Sunday, May 3, 2009
Thursday, April 30, 2009
Monday, April 13, 2009
We each went to see our rooms; Shonah would be upstairs in the master suite with her sister, the bride, for the first two nights, and I would share the kids room with Amy. Christopher, when I arrived, would have the lovely downstairs room with a queen bed and Izzy would take the small child's room. We started unpacking and I wondered aloud where said son and girlfriend could be. We were all settled in and checking out the fridge to see what the 'welcome snack items' might be when we heard their car pull into the parking spot. They arrived, dragging their suitcases and told us where they had been for the past hour.
Sunday, April 5, 2009
Thursday, February 5, 2009
Saturday, January 31, 2009
Sunday, January 4, 2009
Sunday, December 7, 2008
Friday, December 5, 2008
Thursday, December 4, 2008
Wednesday, December 3, 2008
Monday, October 20, 2008
This is a picture of me and my family on a sunny day in late April, 1985. I had just recovered from an easy birth via cesarean, but an agonizing and dangerous battle with infection after. I came close to losing my life and had spent the past two weeks recovering at my in-law’s house. No one had lived at our house for three weeks and the fridge was empty. We were stocking back up on provisions.
About half way through the store the grocery cart was so full I couldn’t fit as much as a can of beans in it so hubby decided to go fetch another cart, take the full one through the checkout as I continued to shop and, after loading the groceries into the car, return to help me finish up. Sounded like a plan to me.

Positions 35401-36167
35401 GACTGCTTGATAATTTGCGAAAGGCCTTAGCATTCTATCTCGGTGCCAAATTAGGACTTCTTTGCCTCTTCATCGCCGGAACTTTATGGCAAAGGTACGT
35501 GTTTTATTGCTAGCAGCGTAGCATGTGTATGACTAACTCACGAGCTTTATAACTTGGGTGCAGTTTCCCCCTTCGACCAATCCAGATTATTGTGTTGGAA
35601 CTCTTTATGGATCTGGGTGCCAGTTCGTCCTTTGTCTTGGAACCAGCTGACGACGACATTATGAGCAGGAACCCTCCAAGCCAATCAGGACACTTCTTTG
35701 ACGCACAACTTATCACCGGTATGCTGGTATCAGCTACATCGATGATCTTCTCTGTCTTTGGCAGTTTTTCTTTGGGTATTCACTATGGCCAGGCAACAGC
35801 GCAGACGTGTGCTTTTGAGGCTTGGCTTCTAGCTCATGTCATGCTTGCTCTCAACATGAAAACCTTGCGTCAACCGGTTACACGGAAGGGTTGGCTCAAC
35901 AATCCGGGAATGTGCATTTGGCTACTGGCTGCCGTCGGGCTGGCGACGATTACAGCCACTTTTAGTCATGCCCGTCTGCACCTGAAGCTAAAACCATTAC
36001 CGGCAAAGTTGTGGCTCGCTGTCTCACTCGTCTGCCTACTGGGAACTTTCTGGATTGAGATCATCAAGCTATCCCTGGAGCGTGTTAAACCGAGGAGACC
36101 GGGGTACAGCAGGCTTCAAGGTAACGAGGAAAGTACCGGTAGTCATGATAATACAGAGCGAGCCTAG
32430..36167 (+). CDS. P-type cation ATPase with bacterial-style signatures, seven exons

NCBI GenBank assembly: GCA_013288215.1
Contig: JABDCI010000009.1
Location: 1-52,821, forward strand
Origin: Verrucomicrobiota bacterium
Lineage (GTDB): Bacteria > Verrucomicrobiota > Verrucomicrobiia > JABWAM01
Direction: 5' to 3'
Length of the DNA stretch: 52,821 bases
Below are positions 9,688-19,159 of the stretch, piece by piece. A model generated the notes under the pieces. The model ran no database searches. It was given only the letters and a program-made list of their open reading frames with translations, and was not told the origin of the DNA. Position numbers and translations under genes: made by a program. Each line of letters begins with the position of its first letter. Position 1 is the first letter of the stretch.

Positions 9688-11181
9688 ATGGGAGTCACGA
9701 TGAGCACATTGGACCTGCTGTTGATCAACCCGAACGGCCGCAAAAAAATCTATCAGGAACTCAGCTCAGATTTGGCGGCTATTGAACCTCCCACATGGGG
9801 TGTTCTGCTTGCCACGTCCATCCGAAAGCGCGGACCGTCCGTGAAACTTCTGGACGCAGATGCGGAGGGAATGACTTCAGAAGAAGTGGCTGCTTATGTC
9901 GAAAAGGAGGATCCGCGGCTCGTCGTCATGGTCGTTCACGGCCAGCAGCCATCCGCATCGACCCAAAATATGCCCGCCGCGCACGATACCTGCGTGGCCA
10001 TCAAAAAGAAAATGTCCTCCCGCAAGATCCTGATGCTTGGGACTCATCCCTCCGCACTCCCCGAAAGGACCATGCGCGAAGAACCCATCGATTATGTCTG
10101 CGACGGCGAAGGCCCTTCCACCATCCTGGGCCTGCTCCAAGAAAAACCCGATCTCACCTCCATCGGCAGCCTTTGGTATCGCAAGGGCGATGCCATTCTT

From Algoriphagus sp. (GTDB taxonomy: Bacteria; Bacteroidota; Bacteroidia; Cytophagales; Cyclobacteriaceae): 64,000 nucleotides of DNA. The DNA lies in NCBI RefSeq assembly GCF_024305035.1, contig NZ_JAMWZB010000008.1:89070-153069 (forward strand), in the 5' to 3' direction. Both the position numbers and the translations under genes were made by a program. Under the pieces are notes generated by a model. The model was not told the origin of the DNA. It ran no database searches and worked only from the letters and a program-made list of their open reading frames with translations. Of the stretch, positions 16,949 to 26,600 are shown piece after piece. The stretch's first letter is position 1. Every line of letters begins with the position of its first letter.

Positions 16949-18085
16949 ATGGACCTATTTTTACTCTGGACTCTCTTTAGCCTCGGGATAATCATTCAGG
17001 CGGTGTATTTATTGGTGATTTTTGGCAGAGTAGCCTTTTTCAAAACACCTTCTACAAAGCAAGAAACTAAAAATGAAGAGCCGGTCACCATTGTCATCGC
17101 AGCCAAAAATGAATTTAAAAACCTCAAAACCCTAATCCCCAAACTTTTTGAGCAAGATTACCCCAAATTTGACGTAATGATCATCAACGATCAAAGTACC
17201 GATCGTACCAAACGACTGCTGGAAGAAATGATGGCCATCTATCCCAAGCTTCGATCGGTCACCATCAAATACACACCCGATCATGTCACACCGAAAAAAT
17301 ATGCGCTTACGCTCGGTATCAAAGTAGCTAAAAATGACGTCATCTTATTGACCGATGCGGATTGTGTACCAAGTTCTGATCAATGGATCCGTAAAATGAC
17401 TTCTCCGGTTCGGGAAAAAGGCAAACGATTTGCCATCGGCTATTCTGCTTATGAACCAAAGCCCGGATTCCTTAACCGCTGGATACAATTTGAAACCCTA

I continued up and down the isles, piling the necessities of life into the new empty cart - things like baby diapers, toddler diapers, diaper wipes, diaper cream, and – oh yes – food. I was eagerly anticipating being back in my own little house and sleeping in my own big bed. As I turned down the next isle I looked up to see my husband heading back towards me from the front of the store. As he got closer I noticed that the baby, who I was certain was wearing a cute little pink velour sleeper when he left with overflowing cart, was now stark naked. Stark. Naked. It was only then I noticed the look of consternation on daddy’s face.
“The baby. She’s naked.” I stated the obvious as he walked within hearing distance.
“Yeah. No kidding.” Was the curt reply.
“This.” He lifted her body away from his chest and I had a hard time swallowing the bubble of laughter that welled up my throat as a large greenish yellow stain on the front of his white shirt, from mid chest to waist, was revealed. From the look on his face I knew that laughter would not go over well at this juncture. Gulp.
“Just as I was handing over the cash for the groceries, she let go a huge one and it went EVERYWHERE. I was SO embarrassed. I have spent the last 15 minutes trying to clean it up with McDonald napkins I found in the backseat of the car. Do you have any wipes in that cart yet?” Obviously he didn’t see the humour in the situation at all. Which, frankly, didn’t surprise me much as I seem to have all the sense of humour in this family via my British heritage. Plus for once I wasn't the one wearing baby insides on my outside so I had a whole different perspective.
I dug out the wipes from the bottom of the cart and handed them over. As he was tearing into them I opened the package of baby diapers and held one out.